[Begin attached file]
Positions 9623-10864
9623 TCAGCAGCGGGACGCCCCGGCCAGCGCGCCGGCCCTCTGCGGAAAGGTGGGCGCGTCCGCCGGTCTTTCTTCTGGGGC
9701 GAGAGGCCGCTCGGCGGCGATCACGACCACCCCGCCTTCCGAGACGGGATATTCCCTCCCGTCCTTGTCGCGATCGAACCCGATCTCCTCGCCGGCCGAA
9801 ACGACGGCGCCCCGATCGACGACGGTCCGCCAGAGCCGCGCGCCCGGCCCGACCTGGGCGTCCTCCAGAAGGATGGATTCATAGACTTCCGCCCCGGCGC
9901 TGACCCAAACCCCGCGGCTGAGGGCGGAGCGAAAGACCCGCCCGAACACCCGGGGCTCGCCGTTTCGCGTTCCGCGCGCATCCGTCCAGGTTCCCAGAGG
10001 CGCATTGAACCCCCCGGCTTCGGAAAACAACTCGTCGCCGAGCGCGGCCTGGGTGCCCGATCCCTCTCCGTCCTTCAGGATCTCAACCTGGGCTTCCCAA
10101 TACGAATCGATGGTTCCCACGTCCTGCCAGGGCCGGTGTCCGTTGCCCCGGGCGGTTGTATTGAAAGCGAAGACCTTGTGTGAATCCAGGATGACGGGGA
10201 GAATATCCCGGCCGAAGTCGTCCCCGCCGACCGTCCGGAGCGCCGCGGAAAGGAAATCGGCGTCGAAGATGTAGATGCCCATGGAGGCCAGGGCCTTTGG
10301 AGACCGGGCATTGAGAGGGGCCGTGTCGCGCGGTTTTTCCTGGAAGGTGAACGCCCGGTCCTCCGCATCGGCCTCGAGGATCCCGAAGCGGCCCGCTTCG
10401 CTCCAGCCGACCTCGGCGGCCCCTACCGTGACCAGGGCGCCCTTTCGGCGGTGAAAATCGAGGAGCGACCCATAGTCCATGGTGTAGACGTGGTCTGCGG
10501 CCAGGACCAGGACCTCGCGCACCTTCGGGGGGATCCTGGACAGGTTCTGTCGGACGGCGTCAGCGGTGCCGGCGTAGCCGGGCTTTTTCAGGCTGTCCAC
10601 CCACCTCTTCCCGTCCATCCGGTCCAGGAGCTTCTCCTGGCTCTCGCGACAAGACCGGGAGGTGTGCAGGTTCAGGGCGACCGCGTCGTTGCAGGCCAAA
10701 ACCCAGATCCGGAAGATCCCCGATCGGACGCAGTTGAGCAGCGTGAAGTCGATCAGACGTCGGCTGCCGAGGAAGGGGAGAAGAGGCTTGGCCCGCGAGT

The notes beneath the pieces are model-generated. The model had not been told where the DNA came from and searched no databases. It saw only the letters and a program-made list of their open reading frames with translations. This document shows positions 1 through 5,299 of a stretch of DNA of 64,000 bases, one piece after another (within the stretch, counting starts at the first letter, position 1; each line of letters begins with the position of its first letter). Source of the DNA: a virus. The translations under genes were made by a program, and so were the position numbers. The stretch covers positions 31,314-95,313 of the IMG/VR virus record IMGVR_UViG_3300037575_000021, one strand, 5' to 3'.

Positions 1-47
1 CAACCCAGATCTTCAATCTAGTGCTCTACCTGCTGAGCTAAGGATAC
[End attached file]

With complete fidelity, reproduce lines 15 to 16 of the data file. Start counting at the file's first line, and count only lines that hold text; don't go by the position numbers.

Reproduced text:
Positions 1-47
1 CAACCCAGATCTTCAATCTAGTGCTCTACCTGCTGAGCTAAGGATAC